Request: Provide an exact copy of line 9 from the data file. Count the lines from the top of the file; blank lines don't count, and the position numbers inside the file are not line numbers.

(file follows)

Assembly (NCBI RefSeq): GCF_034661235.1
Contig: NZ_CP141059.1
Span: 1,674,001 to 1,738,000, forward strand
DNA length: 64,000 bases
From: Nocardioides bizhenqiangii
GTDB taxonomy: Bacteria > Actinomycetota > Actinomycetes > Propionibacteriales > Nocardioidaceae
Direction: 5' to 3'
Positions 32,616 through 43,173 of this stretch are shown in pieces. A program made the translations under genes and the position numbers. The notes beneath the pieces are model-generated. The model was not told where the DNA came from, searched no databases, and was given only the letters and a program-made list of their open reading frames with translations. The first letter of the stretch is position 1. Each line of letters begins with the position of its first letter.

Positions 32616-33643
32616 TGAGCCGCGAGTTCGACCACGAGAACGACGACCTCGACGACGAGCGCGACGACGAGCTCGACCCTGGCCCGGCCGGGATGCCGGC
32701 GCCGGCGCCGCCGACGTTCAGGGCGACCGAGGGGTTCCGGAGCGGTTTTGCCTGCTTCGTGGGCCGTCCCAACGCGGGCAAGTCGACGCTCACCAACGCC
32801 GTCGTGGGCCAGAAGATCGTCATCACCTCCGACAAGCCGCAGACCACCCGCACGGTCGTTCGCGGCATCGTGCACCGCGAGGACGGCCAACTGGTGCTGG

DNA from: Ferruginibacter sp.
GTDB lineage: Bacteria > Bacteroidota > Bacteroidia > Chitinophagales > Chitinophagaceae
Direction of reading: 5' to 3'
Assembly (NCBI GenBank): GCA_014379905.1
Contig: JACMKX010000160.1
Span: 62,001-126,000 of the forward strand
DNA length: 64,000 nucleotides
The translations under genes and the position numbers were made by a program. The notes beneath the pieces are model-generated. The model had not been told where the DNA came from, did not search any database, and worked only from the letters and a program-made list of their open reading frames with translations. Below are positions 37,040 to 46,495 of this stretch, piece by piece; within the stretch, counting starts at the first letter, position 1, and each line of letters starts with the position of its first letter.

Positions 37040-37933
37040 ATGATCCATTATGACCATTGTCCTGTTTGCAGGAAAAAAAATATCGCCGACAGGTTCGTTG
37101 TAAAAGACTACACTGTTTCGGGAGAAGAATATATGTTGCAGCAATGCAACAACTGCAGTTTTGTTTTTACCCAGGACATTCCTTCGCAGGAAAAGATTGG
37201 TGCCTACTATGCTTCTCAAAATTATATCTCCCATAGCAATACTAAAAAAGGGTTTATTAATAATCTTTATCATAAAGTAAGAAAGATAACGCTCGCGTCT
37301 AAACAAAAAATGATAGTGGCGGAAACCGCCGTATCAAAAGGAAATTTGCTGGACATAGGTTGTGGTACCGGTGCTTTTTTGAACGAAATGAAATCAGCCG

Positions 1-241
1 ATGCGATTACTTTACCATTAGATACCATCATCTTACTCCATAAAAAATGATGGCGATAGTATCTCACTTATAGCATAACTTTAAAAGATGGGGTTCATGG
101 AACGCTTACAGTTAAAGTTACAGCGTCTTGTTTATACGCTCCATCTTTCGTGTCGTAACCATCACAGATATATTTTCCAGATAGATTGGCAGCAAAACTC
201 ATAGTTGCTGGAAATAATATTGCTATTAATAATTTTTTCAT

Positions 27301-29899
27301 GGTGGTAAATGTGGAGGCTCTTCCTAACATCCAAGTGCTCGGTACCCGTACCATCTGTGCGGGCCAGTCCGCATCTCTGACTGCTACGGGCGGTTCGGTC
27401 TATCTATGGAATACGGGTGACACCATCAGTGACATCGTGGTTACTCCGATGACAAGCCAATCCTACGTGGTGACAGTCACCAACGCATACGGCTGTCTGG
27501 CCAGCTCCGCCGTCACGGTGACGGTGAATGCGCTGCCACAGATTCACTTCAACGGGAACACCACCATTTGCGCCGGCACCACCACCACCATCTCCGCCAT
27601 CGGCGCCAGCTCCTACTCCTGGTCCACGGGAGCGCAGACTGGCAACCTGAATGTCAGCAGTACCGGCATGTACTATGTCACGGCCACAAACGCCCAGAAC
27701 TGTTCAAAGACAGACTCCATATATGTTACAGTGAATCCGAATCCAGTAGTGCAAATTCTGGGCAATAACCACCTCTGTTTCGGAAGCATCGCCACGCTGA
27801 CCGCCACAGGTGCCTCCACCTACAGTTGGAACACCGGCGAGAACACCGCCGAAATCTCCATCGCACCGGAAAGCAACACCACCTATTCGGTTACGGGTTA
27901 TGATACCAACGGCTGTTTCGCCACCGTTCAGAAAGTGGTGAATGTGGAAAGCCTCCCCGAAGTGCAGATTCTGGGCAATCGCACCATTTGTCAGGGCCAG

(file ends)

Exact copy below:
Positions 32616-33643